Market research also helps quantify product-market fit. Once your product or service has been launched, research allows brand teams to check whether customers receive the messages they want to communicate.

With a company’s marketing goals, market research forms the foundation of successful brand marketing strategies. In short, it is hard to overstate the importance of market research. Still, there are drawbacks. Traditional market research techniques, such as interviews and focus groups, can be time-consuming. These tools can also be tough on resources if the research is done thoroughly, forcing some brands to launch a marketing strategy built on hunches rather than data. Others limit the scope of their study in the hope that findings may still be valid. Both of these options are putting brands at risk.

Related: The 7 Secrets of Truly Successful Personal Brands

Social media lifts market research limitations

Social media platforms have all the tools necessary to provide brands with answers to market research questions. Social media can offer insights into branding, content messaging and creative design, as well as improve awareness of competitor activity and industry trends.

Much of this is made possible by the sheer number of potential customers brands can access via social media. Facebook alone has nearly three billion active users every month, which has been growing for nearly a decade. Instagram continues to gain ground, with currently around two billion active users.

Social media usage figures are projected to grow for at least the next few years. More than 4.26 billion people spent time on social media in 2021. Statisticians believe that figure will rise to nearly six billion within five years.

But social media can do more than provide user numbers. The companies behind Facebook, Instagram, LinkedIn, and TikTok know a great amount of information about their users, starting with demographics and including lifestyle preferences. These insights enable brands to access the right audience faster than ever before and at lower costs.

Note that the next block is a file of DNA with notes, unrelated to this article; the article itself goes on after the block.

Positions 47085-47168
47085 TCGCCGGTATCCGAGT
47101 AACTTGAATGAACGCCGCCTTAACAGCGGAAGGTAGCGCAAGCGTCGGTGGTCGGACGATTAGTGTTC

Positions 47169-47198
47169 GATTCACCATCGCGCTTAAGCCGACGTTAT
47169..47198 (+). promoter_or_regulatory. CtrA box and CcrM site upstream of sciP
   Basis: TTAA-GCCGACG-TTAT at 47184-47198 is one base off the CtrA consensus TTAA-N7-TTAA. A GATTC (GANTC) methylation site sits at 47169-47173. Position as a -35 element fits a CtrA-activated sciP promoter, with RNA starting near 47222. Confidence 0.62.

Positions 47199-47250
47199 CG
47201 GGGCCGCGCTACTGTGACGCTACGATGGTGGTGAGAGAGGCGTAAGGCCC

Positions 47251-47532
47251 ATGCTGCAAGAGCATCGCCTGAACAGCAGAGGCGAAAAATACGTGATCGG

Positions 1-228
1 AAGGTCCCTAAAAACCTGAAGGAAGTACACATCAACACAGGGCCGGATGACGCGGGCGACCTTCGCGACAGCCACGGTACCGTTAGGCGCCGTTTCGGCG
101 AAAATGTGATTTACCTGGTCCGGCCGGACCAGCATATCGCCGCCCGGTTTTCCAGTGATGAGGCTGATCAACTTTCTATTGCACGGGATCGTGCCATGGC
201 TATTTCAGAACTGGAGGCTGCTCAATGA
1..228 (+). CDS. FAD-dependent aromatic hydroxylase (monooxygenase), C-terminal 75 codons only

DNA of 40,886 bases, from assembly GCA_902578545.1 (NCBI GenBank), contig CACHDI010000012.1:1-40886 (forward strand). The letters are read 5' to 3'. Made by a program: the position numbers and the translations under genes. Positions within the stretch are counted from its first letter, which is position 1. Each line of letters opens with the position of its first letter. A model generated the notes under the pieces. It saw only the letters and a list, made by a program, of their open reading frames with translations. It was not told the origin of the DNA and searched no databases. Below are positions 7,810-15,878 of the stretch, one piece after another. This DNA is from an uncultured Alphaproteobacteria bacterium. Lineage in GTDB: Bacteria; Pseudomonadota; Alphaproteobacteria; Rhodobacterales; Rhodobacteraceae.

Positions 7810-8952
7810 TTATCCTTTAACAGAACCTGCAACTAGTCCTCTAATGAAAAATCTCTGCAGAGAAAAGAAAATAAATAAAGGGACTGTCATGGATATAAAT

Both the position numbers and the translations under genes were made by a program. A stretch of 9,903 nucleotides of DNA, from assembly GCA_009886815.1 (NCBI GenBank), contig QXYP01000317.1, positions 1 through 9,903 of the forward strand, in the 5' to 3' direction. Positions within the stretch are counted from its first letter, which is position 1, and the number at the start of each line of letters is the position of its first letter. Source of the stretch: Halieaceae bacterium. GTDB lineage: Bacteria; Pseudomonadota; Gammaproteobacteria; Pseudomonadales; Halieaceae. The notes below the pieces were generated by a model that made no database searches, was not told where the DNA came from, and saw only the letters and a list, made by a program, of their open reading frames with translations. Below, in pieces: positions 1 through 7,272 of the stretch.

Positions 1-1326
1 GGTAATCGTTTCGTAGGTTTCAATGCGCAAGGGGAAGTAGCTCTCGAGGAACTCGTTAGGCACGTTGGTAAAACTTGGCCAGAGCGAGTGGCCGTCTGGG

Related: In a Crowded Field of Emerging Franchises, Only the Strongest Brands Thrive

How to use social media for market research

Social media channels allow brands to access several layers of information about their industry, the brand itself, competitors, messaging and creative design.

1. Industry insights

Using social media channels is an efficient way to assess industry trends in real-time. Channels like LinkedIn, Facebook and Instagram make it easy to spot and isolate leading trends and changes in those trends. A few years ago, images captured consumer attention. More recently, however, video-based channels like TikTok have cemented the importance of video as a tool to connect with customers. Of course, brand teams can choose to ignore certain trends, but it is still important to understand the drivers behind the industry.

In this context, industry drivers are not only topics or tools. Social media has created a relatively new digital marketing phenomenon — working with influencers. Identifying and working with the right influencers can be a critical driver of business growth.

Before the advent of social media channels, gathering similar information required more time and in-depth analysis simply because the information was not as easily accessible.

2. Competitor research

Social media has made it easier to conduct competitor research. Companies from virtually every industry sector have started embracing social media channels to connect with customers and partners. As a result, it is far easier to understand your competitors’ marketing strategies and analyze which marketing tactics and channels work best for them.

Following a competitor’s social media channels helps brands understand what audiences engage with and which content they ignore. Brand teams gain a deeper insight into the mindset of their competitors’ clients. Following these channels regularly allows you to clearly understand your competitors, their audiences, and their marketing approach.

Related: The Ultimate Guide to Competitive Research for Small Businesses

3. Brand positioning

Are your target audiences perceiving your brand the way you would like to be perceived? Monitoring social media allows your marketing team to answer this question quickly. Hashtags and search functions make it easy to assess how a brand is being discussed without any delay associated with traditional market research methods.

As a result of gaining instant insights, your team can adjust and correct its brand messaging quicker than ever.

4. Content messaging and design

A traditional approach to determining advertising messages might involve A/B testing, among other methods. While these types of market research are important for developing successful (traditional) advertising campaigns, they can be expensive and delay the campaign.

Social media channels allow brands to test their content messaging and design directly with minimal costs. Through likes and comments, brands gain instant customer feedback. Throughout a few posts, it will become clear whether customers are more likely to engage with images, videos or webinars, for example.

If a brand uses social media to generate sales, conversion figures will quickly deliver more tangible insights than A/B testing can. Those insights can immediately be applied to the advertising content, allowing brands to conduct market research and put their findings into practice simultaneously.

Using social media channels for market research lets brands learn about industry trends and competitor activity in real-time. Brand teams can also assess brand perception, messaging and content design without delay, optimizing market research results and overall campaign performance.

Continue Reading